[arin-ppml] Draft Policy ARIN-2019-2: Waiting List Block Size Restriction
SRyerse at eclipse-networks.com
Sat Mar 2 17:09:04 EST 2019
Trying to pick a limit such as a /22 is arbitrary and an argument for and against that number or any other number can always be made.
This is another attempt to somehow save IP v4 and we already know it can’t be saved.
The market is currently balancing out the IP v4 supply and it will continue to do so if it is allowed to, until the supply dries up and the demand will switch to IP v6.
If a policy is being abused then the policy should be improved. The board should share info on what exactly is being abused and the community can come up with a solution even if it is imperfect.
ARINs primary role is to further the internet and it isn’t to be the Internet cop. ARIN should continue to apply the current policies and point out flaws so this community can find reasonable solutions.
ARINs should continue to strive to perform it primary mission above all else, which is in large part how the Internet has become such a success story- imperfect though it may be.
My 2 cents.
Sent from my iPhone
> On Mar 2, 2019, at 3:35 PM, "hostmaster at uneedus.com" <hostmaster at uneedus.com> wrote:
> Many hosting and access providers like to give each paying customer their own IPv4 address, since it simplifies DMCA compliance. Otherwise the hosting provider needs to get into the middle of keeping logs for every customer. Even though SNI allows more than one https site per IP, it does not create a division for DMCA purposes. Often in actual fact, each "Customer" has further divided his/her hosting space to host for multiple websites, sometimes belonging to other people than the ones paying the bill to the hosting provider. This includes each customer using SNI to determine the identity of the many websites that each customer is hosting themselves.
> /22 in the proposal is a maximum. They would still have to show how they intend to use the space in accordance with 4.2.2 if they want more than a /24.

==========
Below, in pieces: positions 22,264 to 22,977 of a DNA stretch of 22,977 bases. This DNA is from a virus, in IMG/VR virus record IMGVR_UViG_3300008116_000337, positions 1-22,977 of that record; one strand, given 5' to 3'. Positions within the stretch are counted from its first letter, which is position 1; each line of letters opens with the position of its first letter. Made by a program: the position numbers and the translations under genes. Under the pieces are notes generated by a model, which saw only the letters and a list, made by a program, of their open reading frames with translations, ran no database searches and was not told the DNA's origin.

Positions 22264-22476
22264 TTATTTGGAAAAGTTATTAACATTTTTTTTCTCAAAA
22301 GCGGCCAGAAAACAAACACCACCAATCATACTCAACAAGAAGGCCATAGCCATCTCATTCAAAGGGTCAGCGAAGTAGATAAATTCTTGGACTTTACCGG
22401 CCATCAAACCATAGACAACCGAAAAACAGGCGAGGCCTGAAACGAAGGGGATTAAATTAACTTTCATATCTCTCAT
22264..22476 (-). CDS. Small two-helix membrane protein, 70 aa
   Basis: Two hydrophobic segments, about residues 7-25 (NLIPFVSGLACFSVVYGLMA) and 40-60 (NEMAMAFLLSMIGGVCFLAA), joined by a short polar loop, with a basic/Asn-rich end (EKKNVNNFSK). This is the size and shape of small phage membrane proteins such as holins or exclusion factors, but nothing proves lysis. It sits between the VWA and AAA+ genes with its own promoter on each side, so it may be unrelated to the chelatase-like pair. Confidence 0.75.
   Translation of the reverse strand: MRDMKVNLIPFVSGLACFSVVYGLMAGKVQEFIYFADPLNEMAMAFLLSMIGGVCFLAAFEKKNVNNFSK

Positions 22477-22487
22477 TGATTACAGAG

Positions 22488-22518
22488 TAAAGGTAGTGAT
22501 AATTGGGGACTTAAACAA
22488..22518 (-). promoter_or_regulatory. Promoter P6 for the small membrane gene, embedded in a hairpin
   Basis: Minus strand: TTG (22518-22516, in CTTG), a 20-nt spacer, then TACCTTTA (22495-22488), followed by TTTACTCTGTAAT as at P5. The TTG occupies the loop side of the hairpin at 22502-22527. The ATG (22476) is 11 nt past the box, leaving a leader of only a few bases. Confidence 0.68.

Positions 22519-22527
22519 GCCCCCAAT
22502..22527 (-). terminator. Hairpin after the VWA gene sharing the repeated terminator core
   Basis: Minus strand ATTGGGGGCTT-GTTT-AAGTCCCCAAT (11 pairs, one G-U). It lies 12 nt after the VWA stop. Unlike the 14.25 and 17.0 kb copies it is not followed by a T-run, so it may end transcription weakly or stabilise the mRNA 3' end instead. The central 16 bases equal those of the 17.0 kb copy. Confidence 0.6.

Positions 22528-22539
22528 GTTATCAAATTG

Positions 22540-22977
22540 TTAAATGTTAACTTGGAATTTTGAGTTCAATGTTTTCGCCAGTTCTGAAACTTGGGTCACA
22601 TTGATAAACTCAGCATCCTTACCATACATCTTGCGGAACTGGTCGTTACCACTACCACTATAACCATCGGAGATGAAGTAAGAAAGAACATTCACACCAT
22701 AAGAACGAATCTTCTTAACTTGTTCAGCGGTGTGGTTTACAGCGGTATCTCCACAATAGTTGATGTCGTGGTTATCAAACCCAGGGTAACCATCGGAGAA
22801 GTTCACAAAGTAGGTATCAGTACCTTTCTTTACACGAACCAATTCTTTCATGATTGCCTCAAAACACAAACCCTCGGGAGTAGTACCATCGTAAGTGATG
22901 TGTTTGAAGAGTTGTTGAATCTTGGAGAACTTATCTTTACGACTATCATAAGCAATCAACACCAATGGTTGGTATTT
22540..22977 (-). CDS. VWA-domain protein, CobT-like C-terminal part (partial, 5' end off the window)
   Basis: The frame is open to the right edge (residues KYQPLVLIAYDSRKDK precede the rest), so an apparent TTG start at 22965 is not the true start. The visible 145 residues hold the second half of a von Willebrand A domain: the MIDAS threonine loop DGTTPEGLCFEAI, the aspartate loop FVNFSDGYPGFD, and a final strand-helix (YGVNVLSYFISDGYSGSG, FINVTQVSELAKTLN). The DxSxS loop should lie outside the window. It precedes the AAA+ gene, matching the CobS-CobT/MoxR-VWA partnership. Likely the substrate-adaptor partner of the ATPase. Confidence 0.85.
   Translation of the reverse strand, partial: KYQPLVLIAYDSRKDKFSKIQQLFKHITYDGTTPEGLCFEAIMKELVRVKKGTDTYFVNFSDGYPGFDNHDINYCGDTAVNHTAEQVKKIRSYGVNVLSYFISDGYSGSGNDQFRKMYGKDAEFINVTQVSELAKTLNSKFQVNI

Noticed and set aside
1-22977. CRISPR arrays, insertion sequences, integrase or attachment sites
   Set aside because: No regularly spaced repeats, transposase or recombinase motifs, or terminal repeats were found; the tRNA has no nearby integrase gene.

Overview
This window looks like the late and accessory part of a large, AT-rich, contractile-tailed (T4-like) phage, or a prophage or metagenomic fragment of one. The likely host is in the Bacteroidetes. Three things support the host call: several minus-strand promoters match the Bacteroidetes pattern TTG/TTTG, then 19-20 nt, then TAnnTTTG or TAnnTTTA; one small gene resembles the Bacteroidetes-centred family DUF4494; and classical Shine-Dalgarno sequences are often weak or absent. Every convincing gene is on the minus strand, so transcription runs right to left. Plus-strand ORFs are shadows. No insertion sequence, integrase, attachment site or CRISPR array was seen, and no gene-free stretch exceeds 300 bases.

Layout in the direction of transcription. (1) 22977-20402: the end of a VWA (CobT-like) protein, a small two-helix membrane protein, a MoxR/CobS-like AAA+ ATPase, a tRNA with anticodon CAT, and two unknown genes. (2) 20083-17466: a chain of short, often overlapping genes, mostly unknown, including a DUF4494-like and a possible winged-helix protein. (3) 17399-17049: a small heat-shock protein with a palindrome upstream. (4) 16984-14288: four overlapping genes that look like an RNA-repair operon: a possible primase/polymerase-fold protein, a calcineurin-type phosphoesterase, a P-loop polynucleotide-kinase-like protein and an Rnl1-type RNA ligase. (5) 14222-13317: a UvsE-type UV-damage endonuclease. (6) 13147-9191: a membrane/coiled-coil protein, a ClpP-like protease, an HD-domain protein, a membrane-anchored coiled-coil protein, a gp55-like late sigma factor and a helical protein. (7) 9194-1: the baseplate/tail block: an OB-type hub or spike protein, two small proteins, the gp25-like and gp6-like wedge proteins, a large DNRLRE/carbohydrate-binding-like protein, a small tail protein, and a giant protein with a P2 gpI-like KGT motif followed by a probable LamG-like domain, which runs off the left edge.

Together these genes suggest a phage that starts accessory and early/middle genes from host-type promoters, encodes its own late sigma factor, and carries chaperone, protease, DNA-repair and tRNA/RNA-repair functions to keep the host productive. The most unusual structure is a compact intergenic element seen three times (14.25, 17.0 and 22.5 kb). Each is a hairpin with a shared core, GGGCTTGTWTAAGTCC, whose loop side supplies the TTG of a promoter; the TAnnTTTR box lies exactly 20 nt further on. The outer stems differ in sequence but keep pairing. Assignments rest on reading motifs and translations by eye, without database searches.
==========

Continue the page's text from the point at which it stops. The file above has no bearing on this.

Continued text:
> I say lets try the /22, and if needed reduce it. Remember 188.8.131.52 sets the minimum at /24, so setting it at /24 is a one size fits all policy.
> As for NAT and even web hosting, the 64k port limitation is also an issue as pointed out by others. While hosting many sites on a single IPv4 address can be done, it may not be considered rational when considering compliance with many laws that are required, including the DMCA. This is one of the factors that speak against the use of CGNAT for internet access customers, unless the customers are divided by port address ranges or like means. Otherwise the ISP has to get into the logging business, which can also turn into a big cost center.
> Albert Erdmann
> Network Administrator
> Paradise On Line Inc.
>> On Sat, 2 Mar 2019, Ronald F. Guilmette wrote:
>> In message <Pine.LNX.4.64.1903021333190.3734 at localhost.localdomain>,
>> hostmaster at uneedus.com wrote:
>>> Our choices with this Draft Policy:
>>> 1) Reject it because it does not completely eliminate the abuse, and allow
>>> the current policy (with ALL its abuse) to continue.
>>> 2) Adopt the policy even though not perfect at eliminating ALL the abuse,
>>> but does cut back much of it.
>> Please allow me to note that there is also a third option:
>> 3) Adopt the policy, but select some different default allocation size,
>> other than /22.
>> Personally, I think that a /22 is the Wrong Way To Go and it would be better
>> to change that to a single /24.
>> I mean what do people even need lots of IPv4 for anymore anyway? A single
>> web server with a single IPv4 address can easily support tens of thousands
>> of distinct and unique web sites. A single mail server on a single IPv4
>> address can likewise support mail services for tens of thousands of
>> recipient and sender domain names. A single name server on a single IPv4
>> address can also provide DNS service for tens of thusands of domain names.
>> For anyone needing to support big batches of end-luser clients, there is
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